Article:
GM recalls another 1.5 million vehicles, will take $300 million charge

DETROIT - General Motors (GM) will take a $300 million charge primarily to cover the costs related to the faulty ignition switches linked to at least 12 deaths as well as three more recalls it announced on Monday.

The No. 1 U.S. automaker, which will take the charge in the first quarter, did not provide a breakdown of how much was related to the ignition-switch recall of more than 1.6 million older-model vehicles.

GM also said it is recalling more than 1.5 million newer sport utility vehicles, luxury sedans and full-size vans in three separate recalls. The automaker said the latest recalls include 1.18 million mid-sized crossovers to repair an issue that could lead to the non-deployment of side airbags. It said it will repair the wiring harness of seat-mounted side airbags.

Affected are some 2008-2009 and all 2010-2013 Buick Enclave and GMC Acadia crossovers, some 2009 and all 2010-2013 Chevrolet Traverses and some 2008-2009 and all 2010 Saturn Outlooks. Most of the vehicles were sold in the United States, but some are in Canada and Mexico.

The Detroit automaker also is recalling 303,000 Chevrolet Express and GMC Savana full-size vans to replace plastic material in the passenger instrument panel to meet federal head-impact crash standards for unbelted passengers, a spokesman said. Affected are vans from model years 2009 through 2014 that are rated to carry up to 10,000 pounds including the vehicle's own weight, the spokesman said. Most were sold in the United States, but also in Canada, Mexico and other markets.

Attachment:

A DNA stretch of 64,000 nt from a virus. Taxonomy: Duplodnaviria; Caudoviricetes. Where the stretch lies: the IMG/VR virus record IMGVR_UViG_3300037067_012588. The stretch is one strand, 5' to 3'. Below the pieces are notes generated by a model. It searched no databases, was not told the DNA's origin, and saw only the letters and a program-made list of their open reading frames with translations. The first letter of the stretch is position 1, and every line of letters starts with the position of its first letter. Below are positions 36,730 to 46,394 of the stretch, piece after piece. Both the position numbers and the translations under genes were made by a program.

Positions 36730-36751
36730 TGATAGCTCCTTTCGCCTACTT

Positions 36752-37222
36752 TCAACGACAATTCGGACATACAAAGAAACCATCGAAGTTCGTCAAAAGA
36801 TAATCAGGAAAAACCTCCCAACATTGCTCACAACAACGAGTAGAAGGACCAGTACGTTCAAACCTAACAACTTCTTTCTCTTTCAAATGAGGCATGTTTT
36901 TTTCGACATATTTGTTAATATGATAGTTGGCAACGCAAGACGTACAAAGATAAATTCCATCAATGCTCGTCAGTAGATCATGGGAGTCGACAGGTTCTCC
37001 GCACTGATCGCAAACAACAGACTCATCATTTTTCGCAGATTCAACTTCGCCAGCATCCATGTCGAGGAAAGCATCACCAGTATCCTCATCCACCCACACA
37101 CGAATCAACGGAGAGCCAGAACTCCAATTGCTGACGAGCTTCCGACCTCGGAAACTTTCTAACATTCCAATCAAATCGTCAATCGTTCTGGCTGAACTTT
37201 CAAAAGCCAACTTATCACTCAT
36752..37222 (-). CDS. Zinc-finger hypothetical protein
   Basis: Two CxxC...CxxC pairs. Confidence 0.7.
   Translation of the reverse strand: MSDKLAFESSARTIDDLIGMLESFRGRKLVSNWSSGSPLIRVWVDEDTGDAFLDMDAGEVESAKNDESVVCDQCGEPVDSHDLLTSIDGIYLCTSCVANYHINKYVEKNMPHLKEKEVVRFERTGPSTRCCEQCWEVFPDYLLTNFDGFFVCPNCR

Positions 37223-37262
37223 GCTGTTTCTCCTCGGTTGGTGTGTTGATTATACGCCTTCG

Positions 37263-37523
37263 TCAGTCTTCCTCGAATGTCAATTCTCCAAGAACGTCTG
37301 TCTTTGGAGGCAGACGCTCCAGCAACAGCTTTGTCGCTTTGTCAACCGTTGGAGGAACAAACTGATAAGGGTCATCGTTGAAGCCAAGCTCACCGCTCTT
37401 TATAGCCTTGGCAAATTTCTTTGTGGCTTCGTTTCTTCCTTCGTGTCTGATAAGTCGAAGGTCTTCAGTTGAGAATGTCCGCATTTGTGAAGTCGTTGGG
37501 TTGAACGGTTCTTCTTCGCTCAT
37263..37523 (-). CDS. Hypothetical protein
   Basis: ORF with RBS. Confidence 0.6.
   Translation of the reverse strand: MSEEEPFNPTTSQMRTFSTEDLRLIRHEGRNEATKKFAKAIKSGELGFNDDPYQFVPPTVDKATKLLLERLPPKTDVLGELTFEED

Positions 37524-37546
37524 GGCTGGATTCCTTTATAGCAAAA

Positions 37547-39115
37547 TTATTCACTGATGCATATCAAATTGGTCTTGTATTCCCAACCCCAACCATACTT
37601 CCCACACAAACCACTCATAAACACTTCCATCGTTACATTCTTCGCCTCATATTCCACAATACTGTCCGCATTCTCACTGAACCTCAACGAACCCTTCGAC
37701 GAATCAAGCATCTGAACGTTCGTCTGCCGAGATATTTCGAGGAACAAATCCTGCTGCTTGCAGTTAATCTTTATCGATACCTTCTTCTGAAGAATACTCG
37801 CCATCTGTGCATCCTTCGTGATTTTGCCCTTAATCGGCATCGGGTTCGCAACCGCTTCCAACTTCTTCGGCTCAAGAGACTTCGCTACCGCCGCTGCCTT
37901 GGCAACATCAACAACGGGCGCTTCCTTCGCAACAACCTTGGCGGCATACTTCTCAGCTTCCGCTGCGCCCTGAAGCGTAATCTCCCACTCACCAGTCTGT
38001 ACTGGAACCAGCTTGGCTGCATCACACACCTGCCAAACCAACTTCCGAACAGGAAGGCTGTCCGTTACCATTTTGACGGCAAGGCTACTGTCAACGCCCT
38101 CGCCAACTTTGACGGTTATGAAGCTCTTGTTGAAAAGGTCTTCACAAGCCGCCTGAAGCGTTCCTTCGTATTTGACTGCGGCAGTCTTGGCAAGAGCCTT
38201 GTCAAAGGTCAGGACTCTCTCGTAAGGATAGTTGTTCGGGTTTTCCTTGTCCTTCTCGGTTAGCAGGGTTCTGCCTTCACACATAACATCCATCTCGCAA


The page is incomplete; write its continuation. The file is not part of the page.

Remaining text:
In the Cadillac XTS, a brake booster pump wiring issue can lead to overheating, melting of plastic parts and a possible engine compartment fire, the spokesman said. There were two reports of fires in unsold cars on dealer lots in June and September last year as well as two cases of melted components. Affected are 63,900 of the 2013 and 2014 luxury sedans, mostly in the United States, but also in Canada, Mexico and a small number in the Middle East, the spokesman said.

"I asked our team to redouble our efforts on our pending product reviews, bring them forward and resolve them quickly," GM Chief Executive Mary Barra said in a statement. "That is what today's GM is all about." She previously apologized for how GM handled the ignition switch recall and said the company would take an "unvarnished" look at the process while making customer safety and satisfaction the top priority.

"We are conducting an intense review of our internal processes and will have more developments to announce as we move forward," Barra said on Monday.

The ignition-switch recall has led to government criminal and civil investigations, an internal probe by GM and preparations for hearings by Congress. All ask why GM took so long to address a problem it has said first came to its attention in 2001.

GM said that when the ignition switch was jostled, a key could turn off the car's engine and disable airbags, sometimes while traveling at high speed. GM has said it received reports of 12 deaths and 34 crashes in the recalled cars, although safety advocate groups have urged a deeper investigation, arguing the number of fatalities involved has been understated.

On Friday, the Detroit automaker was hit with what appeared to be the first lawsuit related to the ignition-switch recall, as customers claimed their vehicles lost value because of the ignition switch problems. The proposed class action was filed in a Texas federal court.

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